Many years ago I met an amazing visual artist named En Burk, who at the time worked with leaves, branches and other natural objects. She patiently waited for them to fall from their respective trees or plants, and then fashioned them into stunningly beautiful sculptures, sometimes quickly shaping them before they dried and hardened. She knew the flora of the city as if it were her garden, and often went to visit a certain tree on a certain day, talking to it, as she harvested it’s gifts. She used her whole apartment as her gallery, and to enter it was like entering a temple devoted to life and nature. Visiting En was always the most peaceful and grounding experience.
Inspired by her art, one day I decided to take her a copy of my score Leaves (1) which I had written for the Japanese ichigenkin. We sat drinking tea as she quietly read the score. After reading it, she sat for a long time in silence, and then looked at me and asked, “How did you do this?” “How did I do what “, I replied. “I just heard this!” she exclaimed, “I’ve just heard leaves budding! And wilting! And … and I just heard shadows of leaves! I’ve always known what they look like, and felt like…. but now I know what they sound like!” “How did you do this?”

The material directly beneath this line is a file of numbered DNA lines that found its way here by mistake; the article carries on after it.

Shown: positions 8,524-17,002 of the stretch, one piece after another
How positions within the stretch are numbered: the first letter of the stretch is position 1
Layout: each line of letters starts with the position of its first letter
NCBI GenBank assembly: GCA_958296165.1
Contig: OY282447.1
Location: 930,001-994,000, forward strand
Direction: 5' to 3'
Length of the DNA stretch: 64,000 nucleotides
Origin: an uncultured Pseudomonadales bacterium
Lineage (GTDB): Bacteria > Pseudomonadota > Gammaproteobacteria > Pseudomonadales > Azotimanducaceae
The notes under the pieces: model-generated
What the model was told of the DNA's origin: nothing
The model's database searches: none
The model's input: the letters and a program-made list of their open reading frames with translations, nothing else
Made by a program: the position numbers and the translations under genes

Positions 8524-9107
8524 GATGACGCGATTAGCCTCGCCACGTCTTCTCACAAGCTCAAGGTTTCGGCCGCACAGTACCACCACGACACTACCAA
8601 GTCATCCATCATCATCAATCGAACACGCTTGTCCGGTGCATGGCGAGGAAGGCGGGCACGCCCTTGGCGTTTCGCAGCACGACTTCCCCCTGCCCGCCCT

A year later, I showed the same score to a number of musicians at the prestigious if sometimes stuffy Banff Centre for Fine Arts, in Alberta, Canada. One of them asked mockingly, “How can you hear leaves budding?”
I replied “You could try listening slower, perhaps you listen too quickly.”